Reporter Andrea Elliott's front-page story for Wednesday's Metro Section, "Record Number of Homeless, But City Says It's Prepared," accepted hook, line and sinker the liberal worldview on homelessness.
Elliott wrote: "The weak New York economy has also played a role [in the homeless problem]. A shortage of low-wage jobs and low-cost housing has fueled the surge in the homeless, said city officials and advocates for the homeless."
Some housing analysts argue that a major reason for New York City's shortage of low-cost housing is its restrictive rent-control regulations and zoning policies. But Elliott entirely ignored that view, quoting only city bureaucrats, "homeless advocates" and those seeking shelter, all of whom have a vested interest in making the problem of homelessness appear as bad as possible.
Elliott claimed: "The seasonal surge of homeless families is accompanied this year by a floundering economy and the highest number of homeless people in shelters -- more than 38,000 -- since the city began tracking numbers in the early 1980s, with roughly double the number of homeless children and families compared with five years ago....A shortage of low-wage jobs and low-cost housing has fueled the surge in the homeless, said city officials and advocates for the homeless."
But figures on urban homelessness are notoriously unscientific, invariably based on estimates from city officials with a vested interest in increased funding. As Times Watch demonstrated back on May 29, The U.S. Conference of Mayors has claimed hunger and homeless have been rising ever since the conference issued its first report back in 1987. From 1987 to 2002, the Mayors have reported an average increase in demand for emergency shelter of a staggering 14% a year.
END of TimesWatch.org Excerpt
For New York Times reporter Andrea Elliott's July 2 story, in which she never went so far to make comparisons to the Great Depression: www.nytimes.com
-- Stone Phillips set up the July 4 Dateline hour: "It's not just independence we celebrate on July 4th. It's the birth of the American dream, the idea that you can start from nothing and with hard work, high hopes and a little luck build a good life for yourself and your family. But for millions of Americans the dream is simple and all-too elusive, four walls and a roof, a place to call home. Tonight, a year in the lives of four families chasing their American dream. Will they find it?"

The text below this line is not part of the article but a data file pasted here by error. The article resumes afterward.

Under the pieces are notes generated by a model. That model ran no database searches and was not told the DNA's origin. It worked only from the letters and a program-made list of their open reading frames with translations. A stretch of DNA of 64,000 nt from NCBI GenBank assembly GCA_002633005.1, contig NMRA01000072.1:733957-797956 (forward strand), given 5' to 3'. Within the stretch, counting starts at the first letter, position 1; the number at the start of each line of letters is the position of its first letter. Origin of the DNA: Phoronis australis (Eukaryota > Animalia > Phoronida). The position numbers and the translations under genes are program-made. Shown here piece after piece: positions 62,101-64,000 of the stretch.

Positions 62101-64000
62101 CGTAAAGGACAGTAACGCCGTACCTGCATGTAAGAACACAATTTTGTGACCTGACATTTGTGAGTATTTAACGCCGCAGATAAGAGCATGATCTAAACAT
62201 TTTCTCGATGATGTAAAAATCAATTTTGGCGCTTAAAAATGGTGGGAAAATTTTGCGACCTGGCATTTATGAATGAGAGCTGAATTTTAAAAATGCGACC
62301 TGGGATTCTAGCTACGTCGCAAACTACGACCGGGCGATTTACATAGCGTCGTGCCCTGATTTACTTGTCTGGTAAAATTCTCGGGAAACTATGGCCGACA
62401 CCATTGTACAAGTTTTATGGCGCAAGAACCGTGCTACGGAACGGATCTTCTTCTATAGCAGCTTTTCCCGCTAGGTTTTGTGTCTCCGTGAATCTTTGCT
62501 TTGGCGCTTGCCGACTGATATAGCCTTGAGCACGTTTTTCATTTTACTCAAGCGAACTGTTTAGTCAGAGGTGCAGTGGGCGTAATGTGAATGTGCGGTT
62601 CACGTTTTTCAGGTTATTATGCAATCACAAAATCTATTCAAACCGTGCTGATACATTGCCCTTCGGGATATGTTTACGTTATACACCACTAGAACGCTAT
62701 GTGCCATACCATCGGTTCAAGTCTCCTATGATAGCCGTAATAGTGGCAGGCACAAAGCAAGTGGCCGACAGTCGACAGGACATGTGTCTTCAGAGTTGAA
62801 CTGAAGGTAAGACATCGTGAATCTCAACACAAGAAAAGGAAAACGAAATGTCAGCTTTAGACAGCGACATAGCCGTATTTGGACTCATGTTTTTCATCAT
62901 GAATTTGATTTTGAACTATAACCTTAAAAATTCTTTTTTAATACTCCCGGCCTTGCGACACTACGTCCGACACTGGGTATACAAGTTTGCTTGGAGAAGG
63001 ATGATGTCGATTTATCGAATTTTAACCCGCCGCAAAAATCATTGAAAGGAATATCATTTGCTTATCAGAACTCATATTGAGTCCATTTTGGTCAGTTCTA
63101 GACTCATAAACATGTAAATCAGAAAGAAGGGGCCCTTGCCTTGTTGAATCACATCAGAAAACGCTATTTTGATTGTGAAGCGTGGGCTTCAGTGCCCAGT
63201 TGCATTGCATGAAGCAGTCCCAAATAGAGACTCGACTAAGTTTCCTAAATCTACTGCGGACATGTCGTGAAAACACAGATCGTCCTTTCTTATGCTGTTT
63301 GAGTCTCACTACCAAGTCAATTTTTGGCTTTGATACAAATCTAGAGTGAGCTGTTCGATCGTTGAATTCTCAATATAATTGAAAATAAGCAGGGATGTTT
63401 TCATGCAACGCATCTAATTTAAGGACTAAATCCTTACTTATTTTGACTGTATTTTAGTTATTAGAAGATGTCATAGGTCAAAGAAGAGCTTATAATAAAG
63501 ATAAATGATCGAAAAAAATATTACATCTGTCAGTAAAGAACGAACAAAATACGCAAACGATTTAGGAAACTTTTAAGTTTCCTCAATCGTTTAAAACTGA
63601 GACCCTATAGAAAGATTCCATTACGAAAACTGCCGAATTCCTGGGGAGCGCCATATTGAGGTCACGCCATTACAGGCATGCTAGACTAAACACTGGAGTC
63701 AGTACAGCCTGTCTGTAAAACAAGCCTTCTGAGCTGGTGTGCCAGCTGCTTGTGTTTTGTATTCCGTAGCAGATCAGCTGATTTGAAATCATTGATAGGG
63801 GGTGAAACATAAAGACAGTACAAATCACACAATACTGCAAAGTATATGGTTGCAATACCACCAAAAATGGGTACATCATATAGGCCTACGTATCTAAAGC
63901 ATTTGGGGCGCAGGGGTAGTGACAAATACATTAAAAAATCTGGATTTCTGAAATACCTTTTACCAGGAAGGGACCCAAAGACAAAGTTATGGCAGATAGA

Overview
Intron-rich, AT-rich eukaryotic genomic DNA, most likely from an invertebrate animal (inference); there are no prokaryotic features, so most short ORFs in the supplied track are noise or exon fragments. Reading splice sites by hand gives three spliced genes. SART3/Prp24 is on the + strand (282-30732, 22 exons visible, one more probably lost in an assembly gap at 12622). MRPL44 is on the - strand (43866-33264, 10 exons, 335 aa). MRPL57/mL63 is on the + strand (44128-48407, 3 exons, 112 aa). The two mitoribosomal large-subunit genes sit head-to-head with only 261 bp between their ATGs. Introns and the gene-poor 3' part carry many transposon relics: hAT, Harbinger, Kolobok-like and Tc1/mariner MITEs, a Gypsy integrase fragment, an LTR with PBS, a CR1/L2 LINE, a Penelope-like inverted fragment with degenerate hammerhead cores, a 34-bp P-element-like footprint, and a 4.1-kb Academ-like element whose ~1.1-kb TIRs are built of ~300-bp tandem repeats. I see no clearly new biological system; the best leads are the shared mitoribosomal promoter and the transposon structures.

John Hockenberry began: "What if the things we tell ourselves about the homeless are just myths. That they are bums, crazy, lack motivation? What if they are families, working people? What if they are people struggling like the rest of us to make their dreams come true? Tonight we're going to show you a new true face of homelessness in America. Today's homeless are families. And the families you will meet have done everything right and yet there's no place for them. Still, they struggle to find a home."
The four families profiled by Hockenberry, a liberal refugee from NPR:
# A woman in New York City who works as a clerk in an office, has two kids and no husband in sight, and struggled for a year with the NYC housing bureaucracy as she went in and out of their emergency housing system while waiting for a subsidized unit.
Hockenberry saw more government spending as the answer, not ridiculous rent control which suppresses building, as he lamented: "Although the city has recently funded 4,000 new subsidized apartments, there are more families homeless in New York City now than at any in the last 20 years."
After a year, the woman got a subsidized apartment.
Oh, and during the year while without a home Dateline's video regularly showed her walking around talking on a cell phone.
# A man in Cleveland, a machine tools salesman who lost his job. His wife has a part time job and they have three kids, but are behind on the mortgage payments for a big colonial house. But he finds a new job, they don't lose the house, and the wife is now taking college classes.
During that segment, Steve Buka [sp?] of the Cleveland housing court asserted: "My understanding is even during the Depression in the '30s we weren't seeing this kind of volume."
# A computer technician in Santa Cruz, California, aka Silicon Valley, who moved there to get a job and makes $38,000 annually at the University of California as a computer technician. But he lives in a motor home with his wife and two kids because he can't afford the high price of local housing. There was no sign the wife works.